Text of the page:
ohio6. That song "Love Rollercoaster" originally done by the Ohio Players and later covered by the Red Hot Chili Peppers incorporates the scream of a woman being murdered. Not true. Some rumors say that they killed a woman in the studio to get the scream; one said that microphones picked inadvertently picked up a murder next door; others said the band just used a 911 recording. Nope. Visit Snopes for a sound clip and you can listen for yourself to see if you think it sounds like someone being killed. The band kept mum on the rumors for a while to sell more records, but eventually admitted it was a just one of the singers reaching a high pitch. Not a murder.

7. People posing as the hanging victim at a haunted house have actually died"¦ and the whole night passed before they were discovered. Yep, that's true. It's happened on multiple occasions, actually, and suicides have been mistaken for Halloween pranks as well. One such occasion happened on October 26, 2005. A 42-year-old woman committed suicide by hanging herself from a tree on a busy road, but no one reported it for hours because they assumed it was just a Halloween decoration.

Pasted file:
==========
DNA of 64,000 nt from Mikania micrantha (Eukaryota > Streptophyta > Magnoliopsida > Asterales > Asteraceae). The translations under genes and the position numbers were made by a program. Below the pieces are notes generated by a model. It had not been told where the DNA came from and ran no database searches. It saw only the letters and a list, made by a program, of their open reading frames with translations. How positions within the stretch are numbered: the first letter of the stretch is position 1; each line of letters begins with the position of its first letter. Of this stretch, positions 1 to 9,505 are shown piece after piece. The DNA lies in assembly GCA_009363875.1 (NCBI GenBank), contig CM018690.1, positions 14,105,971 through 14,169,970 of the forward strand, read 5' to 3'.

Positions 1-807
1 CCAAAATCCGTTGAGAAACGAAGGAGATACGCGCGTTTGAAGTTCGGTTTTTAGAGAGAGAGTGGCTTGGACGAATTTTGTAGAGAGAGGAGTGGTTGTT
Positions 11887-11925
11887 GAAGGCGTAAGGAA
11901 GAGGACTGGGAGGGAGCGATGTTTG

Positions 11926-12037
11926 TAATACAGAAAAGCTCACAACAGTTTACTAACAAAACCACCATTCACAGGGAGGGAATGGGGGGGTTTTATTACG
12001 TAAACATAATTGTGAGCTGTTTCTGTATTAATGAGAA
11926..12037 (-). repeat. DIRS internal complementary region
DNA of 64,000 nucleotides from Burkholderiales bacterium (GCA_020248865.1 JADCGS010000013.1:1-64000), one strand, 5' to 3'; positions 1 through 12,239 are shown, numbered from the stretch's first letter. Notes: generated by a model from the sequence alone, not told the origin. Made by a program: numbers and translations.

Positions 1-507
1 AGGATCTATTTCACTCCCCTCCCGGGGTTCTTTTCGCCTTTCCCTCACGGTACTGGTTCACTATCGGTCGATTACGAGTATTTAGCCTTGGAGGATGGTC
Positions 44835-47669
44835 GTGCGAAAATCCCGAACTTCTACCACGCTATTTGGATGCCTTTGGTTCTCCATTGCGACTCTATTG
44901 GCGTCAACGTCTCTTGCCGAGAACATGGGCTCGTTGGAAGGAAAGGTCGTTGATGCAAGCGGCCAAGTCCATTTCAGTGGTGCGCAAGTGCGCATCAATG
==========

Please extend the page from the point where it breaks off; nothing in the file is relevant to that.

kidney8. People are drugged and then relieved of their kidneys, which are then sold on the black market for $10,000 each. That's a negatory. And you're thinking, "But wait, they're also left in a bathtub full of ice." Well, that's only been added to the story since the mid "˜90s. The victim used to just be left along the side of a building or something. A Turkish man claimed that this exact thing happened to him in 1989, but it turned out that he willingly participated in the "surgery."